1. from Jacob Cass at Just Creative Designs:  “Mindmap. Whether you use key words, images, colours, a hierarchy system, numbers, outlines, circles or random words, mindmapping gets your creative juices flowing.”
    light bulb resting on a chalkboard surrounded by a mind map
  2. from Steve Pavlina:  “Architect a worthy challenge. If a task is too easy, you don’t need to be particularly creative, so your creative self will simply say, “You can manage this one without me.”
    outline of person facing a choice of three directions/arrows
  3. from Alison Motluk: “Seek out creative company. The best ideas are forged not in moments of solitary genius, but during exchanges with trusted colleagues.” [Note: Austin Kleon calls this creative company a ‘scenius‘.]

    silhouettes of five people facing away from viewer

 

Retirees’ Creative Reinvention Day 18: Seize the moment…

girl reaching

So it’s like this.

My friend from NY sent me a quick email telling me a classmate of ours from junior high had passed away…a year ago.

M was always a pretty happy-go-lucky guy and he was the same way as we went facemark-to-facemask in a junior college football game in 1972. And the same way as he served customers at his dad’s fish market and at the restaurant he started in the 80’s.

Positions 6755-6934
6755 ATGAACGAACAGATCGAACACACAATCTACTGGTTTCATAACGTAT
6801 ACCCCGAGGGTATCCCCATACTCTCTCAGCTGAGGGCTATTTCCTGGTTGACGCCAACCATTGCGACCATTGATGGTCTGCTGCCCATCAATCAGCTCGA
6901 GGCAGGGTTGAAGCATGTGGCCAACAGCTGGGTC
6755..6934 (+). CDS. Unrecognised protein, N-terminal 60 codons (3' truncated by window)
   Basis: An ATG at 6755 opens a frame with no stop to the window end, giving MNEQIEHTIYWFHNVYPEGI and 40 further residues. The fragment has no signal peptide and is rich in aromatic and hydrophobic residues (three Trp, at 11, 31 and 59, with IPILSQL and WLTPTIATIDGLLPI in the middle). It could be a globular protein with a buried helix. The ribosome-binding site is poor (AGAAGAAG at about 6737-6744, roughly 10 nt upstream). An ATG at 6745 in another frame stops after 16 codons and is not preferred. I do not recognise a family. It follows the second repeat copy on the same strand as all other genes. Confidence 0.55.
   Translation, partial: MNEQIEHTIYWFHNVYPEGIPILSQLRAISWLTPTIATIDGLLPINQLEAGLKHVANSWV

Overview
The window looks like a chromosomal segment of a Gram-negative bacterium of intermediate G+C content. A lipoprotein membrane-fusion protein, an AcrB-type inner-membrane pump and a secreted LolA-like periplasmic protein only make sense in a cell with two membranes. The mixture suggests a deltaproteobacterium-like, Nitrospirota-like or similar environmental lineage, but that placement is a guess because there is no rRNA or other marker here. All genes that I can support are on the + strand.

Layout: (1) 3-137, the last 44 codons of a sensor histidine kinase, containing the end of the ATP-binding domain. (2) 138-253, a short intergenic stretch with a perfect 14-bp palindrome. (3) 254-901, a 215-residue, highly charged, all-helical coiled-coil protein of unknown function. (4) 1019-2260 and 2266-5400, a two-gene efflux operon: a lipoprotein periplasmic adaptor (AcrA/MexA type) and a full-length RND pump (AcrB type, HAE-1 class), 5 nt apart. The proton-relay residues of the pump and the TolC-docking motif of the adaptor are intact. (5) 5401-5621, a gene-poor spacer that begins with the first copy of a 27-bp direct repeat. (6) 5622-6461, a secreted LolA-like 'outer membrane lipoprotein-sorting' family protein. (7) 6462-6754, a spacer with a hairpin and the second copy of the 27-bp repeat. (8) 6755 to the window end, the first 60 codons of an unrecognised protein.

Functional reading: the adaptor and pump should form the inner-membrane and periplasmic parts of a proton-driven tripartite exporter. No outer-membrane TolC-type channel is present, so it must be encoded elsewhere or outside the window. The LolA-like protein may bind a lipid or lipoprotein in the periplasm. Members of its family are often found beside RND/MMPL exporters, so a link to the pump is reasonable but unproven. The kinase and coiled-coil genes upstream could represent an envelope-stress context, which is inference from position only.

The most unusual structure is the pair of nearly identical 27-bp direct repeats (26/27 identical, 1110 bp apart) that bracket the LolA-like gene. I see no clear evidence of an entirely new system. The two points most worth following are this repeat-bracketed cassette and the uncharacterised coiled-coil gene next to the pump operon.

While I hadn’t seen him for decades, his passing hit me a little harder.

Maybe each succeeding loss of a contemporary does that now…but it was yet another reminder, a tug at my insides, with the familiar message…”What in God’s name are you waiting for? Get out there and make stuff!”

Yeah…it doesn’t have to be good—especially at first. It has to be done, so you have something to build on, a reference point.

And let’s all assume we’re not going to live forever, so it’s time to build some creative momentum.

It doesn’t have to be a leap. Even a step will do. But let’s aim together to be in a different place than we were the day before.

no-yes.png

This post begs for a repeat of the previous link…

How to Never Miss a Day of Creative Work
Highlights:
  1. “Take the minimal viable action of sitting down at your desk…”
  2. “Reduce the scope, but stick to the schedule.”
  3. “It’s better to lower your standards and actually follow through…”

***

Thanks for reading and stay vigilant for opportunities
to stretch and flex those creative muscles.

***

Retirees’ Creative Reinvention Day 17: Stay on task…

Multiple cogs with icons signifying tasks
Overestimating my ability to handle multiple projects…a major fault
Srini Rao has long been a go-to resource for advice and inspiration. This is one of my favorite posts from unmistakeablecreative.com.
Man intently working at a laptop
Love the wrinkled undershirt look…but hey! He’s sticking with his schedule!
How to Never Miss a Day of Creative Work
Highlights:
  1. “Take the minimal viable action of sitting down at your desk…”
  2. “Reduce the scope, but stick to the schedule.”
  3. “It’s better to lower your standards and actually follow through…”

***

Thanks for reading and stay vigilant for opportunities
to stretch and flex those creative muscles.

***